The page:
World Chess Championship 2016 Match Magnus Carlsen against Sergey Karjakin, New York 2016by Boris Schipkov
The World Chess Championship 2016 Match - Magnus Carlsen vs Sergey Karjakin - took place in New York City (USA) 11th-30th November at the Fulton Market Building in the South Street Seaport. 12 classical games plus tie-break games.
Tie-break: Rapid Game 4: Carlsen-Karjakin 1-0. The Sicilian Defence. Magnus Carlsen won the exchange, ended this game with a beautiful queen sacrifice 50.Qh6+!!.
Game 12: Carlsen-Karjakin 1/2. The Spanish Game, Berlin Variation again, like in game 3, but in this day Magnus chose the usual 10.Re1. Magnus preferred 15.Na3 (a novelty), in the game Carlsen-Anand, Chennai (8) 2013 he played 15.Nd2. With equality. A draw in 30 moves. Tie-break - 30th November.
Game 11: Karjakin-Carlsen 1/2. The Spanish Game. Magnus preferred 9...Be6 (9...Na5 was in game 2). With equality. 14...c5 was a novelty. Magnus counterattacked on the queenside with 17...c4, then in the centre with 19...d5. A draw by perpetual check.
Game 10: Carlsen-Karjakin 1-0. The Spanish Game, Berlin Variation, 3...Nf6 4.d3. 10.Bxe7 is a novelty (10. Bg3 Fedorchuk-Delorme, Paris-ch blitz 2011). Unclear. Magnus Carlsen outplayed the rival in the endgame.
Game 9: Karjakin-Carlsen 1/2. The Spanish Game again, but Magnus preferred 6...Bc5 (6...d6 in game 2, 6.O-O in games 4, 6) and sacrificed a pawn. A theoretical duel. 21...cxb3 is a novelty, in Nakamura-Kasimdzhanov, Tromso 2014 Black played 21...c3. Sergey Karjakin obtained a small advantage with 24.Rg1. A draw in 74 moves.
Game 8: Carlsen-Karjakin 0-1. And Carlsen played 1.d4! The Queen's Pawn Game. Magnus fianchettoed the dark-squared bishop, and Sergey continued 7...b6. Karjakin didn't want to play with hanging pawns, preferred 8...Bxc5. 11...dxc4 is a novelty. With equality after 17...Ng6. However, after mistakes Carlsen lost to Karjakin in the endgame.
Game 7: Karjakin-Carlsen 1/2. Wow! Karjakin played 1.d4. The Slav Defence, then the Queen's Gambit Accepted. In 2013 Sergey Karjakin preferred 5.Nf3 vs Solak, today chose 5.Bd3. Carlsen played 10...Nc6, a rare move, and Karjakin without home preparation made a mistake, 11.Nd2?, a strange continuation. After this Magnus Carlsen had a small advantage in development, but the aggressive 15...f5! was better. Then Carlsen made a mistake, 16...Rc8?, and Karjakin obtained a small edge with 17.Nf6+!, grabbed a pawn. However, the endgame was drawish due to the opposite-colored bishops.
Game 6: Karjakin-Carlsen 1/2. The Spanish Game. Magnus sacrificed a pawn with 9...d5. 14...c5 was a novelty. Magnus Carlsen had sufficient compensation for the pawn: the powerful light-squared bishop. The opposite-colored bishops endgame (with queens) was drawn.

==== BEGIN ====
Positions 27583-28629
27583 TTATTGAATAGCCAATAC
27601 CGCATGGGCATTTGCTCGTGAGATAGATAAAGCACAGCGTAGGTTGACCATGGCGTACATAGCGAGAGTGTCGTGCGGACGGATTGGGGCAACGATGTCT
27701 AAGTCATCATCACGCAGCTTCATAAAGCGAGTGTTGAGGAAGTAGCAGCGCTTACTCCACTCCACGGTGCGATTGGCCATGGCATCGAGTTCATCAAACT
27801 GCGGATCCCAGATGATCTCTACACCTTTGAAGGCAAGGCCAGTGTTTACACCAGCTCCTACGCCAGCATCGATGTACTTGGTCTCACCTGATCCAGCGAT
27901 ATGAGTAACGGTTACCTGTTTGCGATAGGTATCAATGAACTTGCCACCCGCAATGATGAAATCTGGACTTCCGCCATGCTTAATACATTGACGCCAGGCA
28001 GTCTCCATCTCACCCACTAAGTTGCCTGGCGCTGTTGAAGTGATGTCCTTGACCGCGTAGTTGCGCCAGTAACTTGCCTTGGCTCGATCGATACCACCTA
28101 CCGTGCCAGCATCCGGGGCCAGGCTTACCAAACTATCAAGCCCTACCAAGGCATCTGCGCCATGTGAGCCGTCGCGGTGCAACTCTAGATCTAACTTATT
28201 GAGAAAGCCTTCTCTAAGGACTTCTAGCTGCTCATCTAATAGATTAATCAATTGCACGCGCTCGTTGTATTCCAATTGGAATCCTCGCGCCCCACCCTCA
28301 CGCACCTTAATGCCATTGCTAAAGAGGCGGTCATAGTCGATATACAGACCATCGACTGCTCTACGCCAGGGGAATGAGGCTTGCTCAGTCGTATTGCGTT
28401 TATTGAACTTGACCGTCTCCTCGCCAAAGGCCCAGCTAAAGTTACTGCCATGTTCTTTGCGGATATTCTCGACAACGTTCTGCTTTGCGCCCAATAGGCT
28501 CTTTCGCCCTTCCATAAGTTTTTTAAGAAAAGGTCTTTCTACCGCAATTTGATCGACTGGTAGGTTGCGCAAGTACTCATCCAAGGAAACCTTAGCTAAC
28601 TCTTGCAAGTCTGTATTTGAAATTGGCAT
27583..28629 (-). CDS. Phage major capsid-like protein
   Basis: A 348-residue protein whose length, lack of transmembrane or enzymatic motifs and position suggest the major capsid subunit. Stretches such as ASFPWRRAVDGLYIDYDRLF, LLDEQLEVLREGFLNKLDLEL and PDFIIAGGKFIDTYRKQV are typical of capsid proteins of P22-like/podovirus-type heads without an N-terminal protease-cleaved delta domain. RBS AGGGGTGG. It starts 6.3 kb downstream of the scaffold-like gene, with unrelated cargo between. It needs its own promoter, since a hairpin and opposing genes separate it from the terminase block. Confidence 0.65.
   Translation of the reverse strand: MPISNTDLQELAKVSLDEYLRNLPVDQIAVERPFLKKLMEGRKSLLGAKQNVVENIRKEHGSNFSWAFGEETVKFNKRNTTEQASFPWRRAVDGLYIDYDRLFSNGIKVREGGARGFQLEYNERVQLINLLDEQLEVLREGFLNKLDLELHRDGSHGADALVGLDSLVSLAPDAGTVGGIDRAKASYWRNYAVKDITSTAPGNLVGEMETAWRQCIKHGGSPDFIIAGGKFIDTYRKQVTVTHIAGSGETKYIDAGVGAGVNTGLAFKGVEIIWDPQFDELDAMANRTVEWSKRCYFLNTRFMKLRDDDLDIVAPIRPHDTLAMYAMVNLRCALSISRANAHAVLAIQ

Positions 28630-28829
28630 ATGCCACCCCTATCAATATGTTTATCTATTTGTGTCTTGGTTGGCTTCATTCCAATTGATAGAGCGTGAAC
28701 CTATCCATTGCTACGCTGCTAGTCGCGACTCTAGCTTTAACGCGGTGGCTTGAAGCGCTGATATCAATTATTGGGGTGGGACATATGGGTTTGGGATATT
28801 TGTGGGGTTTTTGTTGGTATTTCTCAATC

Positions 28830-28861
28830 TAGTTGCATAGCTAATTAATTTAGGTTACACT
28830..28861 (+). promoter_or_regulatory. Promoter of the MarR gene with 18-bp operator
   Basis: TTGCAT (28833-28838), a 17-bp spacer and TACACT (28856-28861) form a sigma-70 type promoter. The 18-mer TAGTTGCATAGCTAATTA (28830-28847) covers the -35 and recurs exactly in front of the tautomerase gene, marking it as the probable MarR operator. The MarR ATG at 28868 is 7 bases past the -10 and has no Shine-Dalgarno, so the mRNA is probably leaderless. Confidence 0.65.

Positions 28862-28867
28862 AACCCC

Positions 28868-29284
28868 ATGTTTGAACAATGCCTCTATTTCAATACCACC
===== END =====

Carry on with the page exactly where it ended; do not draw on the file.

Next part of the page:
Game 5: Carlsen-Karjakin 1/2. The Italian Game. Magnus Carlsen seized space on the queenside with 8.b4. The move 12.h3 was a novelty. Unclear. In the endgame Sergey Karjakin counterattacked on the kingside, activated the bishop, had better chances.
Game 4: Karjakin-Carlsen 1/2. The Spanish Game. Sergey preferred 6.Re1, Magnus played 8...Bb7. A theoretical duel. 14.N3h2?! was a dubious novelty, Magnus easily equalized with 14...d5!. After 18.Bxh6 Qc6! Karjakin made a mistake 19.Bxc4? and Carlsen obtained a clear edge with 19...bxc4. But then 21...Nxg3 or 21...Qg6 was somewhat better. In any case Magnus had real chances to win the game. A draw in 94 moves.
Game 3: Carlsen-Karjakin 1/2. The Spanish Game, Berlin Variation. A sharp fight, hehe! 10.Re2 is a rare move, usually White plays 10.Re1, e.g. Carlsen-Anand, Chennai (8) 2013. 11...Re8 is a novelty, 11...Nb7 was in Kasimdzhanov-Melkumyan, Bundesliga 2016. In the endgame Magnus had a slight advantage, but after the strange 17.g3 Sergey equalized with 17...g5. However after Karjakin's mistakes Carlsen could have won with 70.Re8, 71.Re1 and 72.Rf7+. A draw in 78 moves.
Game 2: Karjakin-Carlsen 1/2. The Spanish Game. With equality. This line was popular in 2014-2016, Magnus beat Topalov after 12...Nc6 in 2016 in Paris, here he preferred 12...Re8. 13.Ra1= was a new move.
Game 1: Carlsen-Karjakin 1/2. The Trompowsky Attack. A rare opening, Magnus tried to surprise the rival a little, and 8.Nd2 was a novelty (Magnus played the Trompowsky Attack 12 times, beat Kramnik after 5...e6 6.Nf3 in 2013, Tal Memorial). However Sergey had sufficient counterplay after 12...Bd7. The endgame looked drawish, maybe Magnus had a tiny advantage due to a better pawn structure. A draw in 42 moves.
Schedule, games: November 11, 12; 14, 15; 17, 18; 20, 21; 23, 24; 26; 28; tie-break 30.
Before the match: World Chess Champion Magnus Carlsen of Norway, Challenger Sergey Karjakin of Russia.
© 2000-2016 Boris Schipkov
© 2000-2016 Boris Schipkov